Out of the Office

By Klarizza Aggabao

Behind an organization stands a person of power, the person who leads the team. In the frontlines, leaders uphold the values of their organization and make difficult decisions that propel their organizations to a higher standard.

An article by Business Insider mentioned hobbies the titans of today do in their spare time, like actress Meryl Streep knitting and calling it “therapeutic.” Or Bill Gates, the billionaire Microsoft mogul, swinging a tennis racket and playing bridge. Did you know that former president George W. Bush enjoys painting puppies and landscapes?

Like the average person, the leaders and powerful people that we know are just like us. They have a life outside of their office, eating dinner at the dinner table, driving their kids to their sports games or going on vacation. In Gainesville, there are two notable people who are the leaders of two exceptional organizations. And this is what they do in their spare time.

The campus is bustling with life – students are moving about to their classes like ants in an intricate maze. Beneath the bright blue sky is the University of Florida and it is like any other day. While students worry about their next assignment or quiz, at Tigert Hall, the office upstairs stands one of the most important people on campus. Kent Fuchs, the 12th President of the University of Florida, has a busy schedule. Packed with early morning meetings, speeches and events on the calendar, each appointment inputted months before, it seems as though Fuchs run on coffee and no sleep. But that is not the case. Balancing the boisterous tasks of being the university president, there are moments where he takes the time off to forgo the crisp suit and tie to don a shirt and jeans.

Every eight weeks, Fuchs and his wife Linda, travel to upstate New York and spend a long weekend on a farm. An escape, the farm is a getaway to reboot and refresh from the busy life in Gainesville.

“I used to work in Ithaca, New York,” Fuchs said. “And we just go there. Nobody knows us there and we get away. I do the kinds of things there that I can’t do here. So, I take care of the house. I don’t have to wear a suit. And it’s great because it’s a totally different climate.”

For the five days away, Fuchs enjoys the environment around him. He remembers the birds swarming and flying over the lake nearby, the wild animals living on the property, the rippling water of the lake, his boat in the garage and the nearby natural attractions he can see out of his window. While he enjoys the respite, he and his wife think of home in Florida.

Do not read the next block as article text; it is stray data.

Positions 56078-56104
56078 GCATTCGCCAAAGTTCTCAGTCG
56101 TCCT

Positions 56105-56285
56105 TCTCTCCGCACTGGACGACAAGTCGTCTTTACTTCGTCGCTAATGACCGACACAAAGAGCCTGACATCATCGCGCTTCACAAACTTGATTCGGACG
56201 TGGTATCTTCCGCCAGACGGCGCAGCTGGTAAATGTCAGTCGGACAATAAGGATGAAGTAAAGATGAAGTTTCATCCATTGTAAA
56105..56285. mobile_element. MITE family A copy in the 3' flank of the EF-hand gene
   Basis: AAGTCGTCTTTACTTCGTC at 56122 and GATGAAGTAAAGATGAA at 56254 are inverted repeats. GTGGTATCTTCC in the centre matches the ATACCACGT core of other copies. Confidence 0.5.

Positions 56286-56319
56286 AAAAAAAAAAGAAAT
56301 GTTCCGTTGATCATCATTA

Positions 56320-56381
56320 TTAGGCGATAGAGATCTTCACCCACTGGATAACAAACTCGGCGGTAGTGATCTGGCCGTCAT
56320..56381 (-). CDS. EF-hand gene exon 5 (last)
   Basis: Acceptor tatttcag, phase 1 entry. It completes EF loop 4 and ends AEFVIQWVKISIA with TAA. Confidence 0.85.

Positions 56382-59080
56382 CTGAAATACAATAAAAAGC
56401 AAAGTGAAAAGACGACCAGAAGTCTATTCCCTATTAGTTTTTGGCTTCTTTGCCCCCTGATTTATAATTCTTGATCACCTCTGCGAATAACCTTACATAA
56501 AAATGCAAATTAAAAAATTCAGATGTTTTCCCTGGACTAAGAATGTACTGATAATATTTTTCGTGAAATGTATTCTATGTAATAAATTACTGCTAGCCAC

“We love Gainesville, we love all aspects of Gainesville and the University of Florida but it’s also good to be away and to be refreshed,” university president said. “And then when you come back, you really appreciate University of Florida.”

When he is in Gainesville, Fuchs likes to do other things to occupy his time. Students remember him as the president of the people, creating funny videos, April Fool’s pranks like switching roles with the former Florida Gators football coach and combining UF with Florida State University. Students also remember when he dressed up as Darth Vader at a basketball game because it was Star Wars night. His opinion pieces are also published on the Independent Florida Alligator, his piece on spending dinner with the Sigma Phi Epsilon Fraternity, the leaders of the university, upcoming commencement speeches and even the recent shooting at Marjory Stoneman Douglas High School in Broward County, he stays connected with the students. In an article by the Alligator six months after he started his position as UF president, Fuchs makes is a habit and goal to build relationships with the people around him, including students. He is seen going around campus, interacting with the student body and learning what makes the university great.

But even as most of his time is consumed by the university, Fuchs makes it a point that it is important to spend time with family. In his office, pictures of the farm in New York line the walls. One shows an overhead view of the farm, the lake on the bottom left corner, the house on the middle right, expanse greenery from edge to edge. From his recent trip, he points to the picture and says that it doesn’t look like that now because of the cold weather, instead of green it’s white. Another picture is of him and his daughter at her wedding, Fuchs leading her to the altar. Another picture is of his grandchildren, both wearing miniature clothes with UF’s orange and blue. And on the wall behind his desk is a picture of him and his wife, their arms around each other at the farm. He mentioned that he looks forward to future trips up north with his wife. The next one is in May, after graduation and commencement – a weeklong trip he is looking forward to.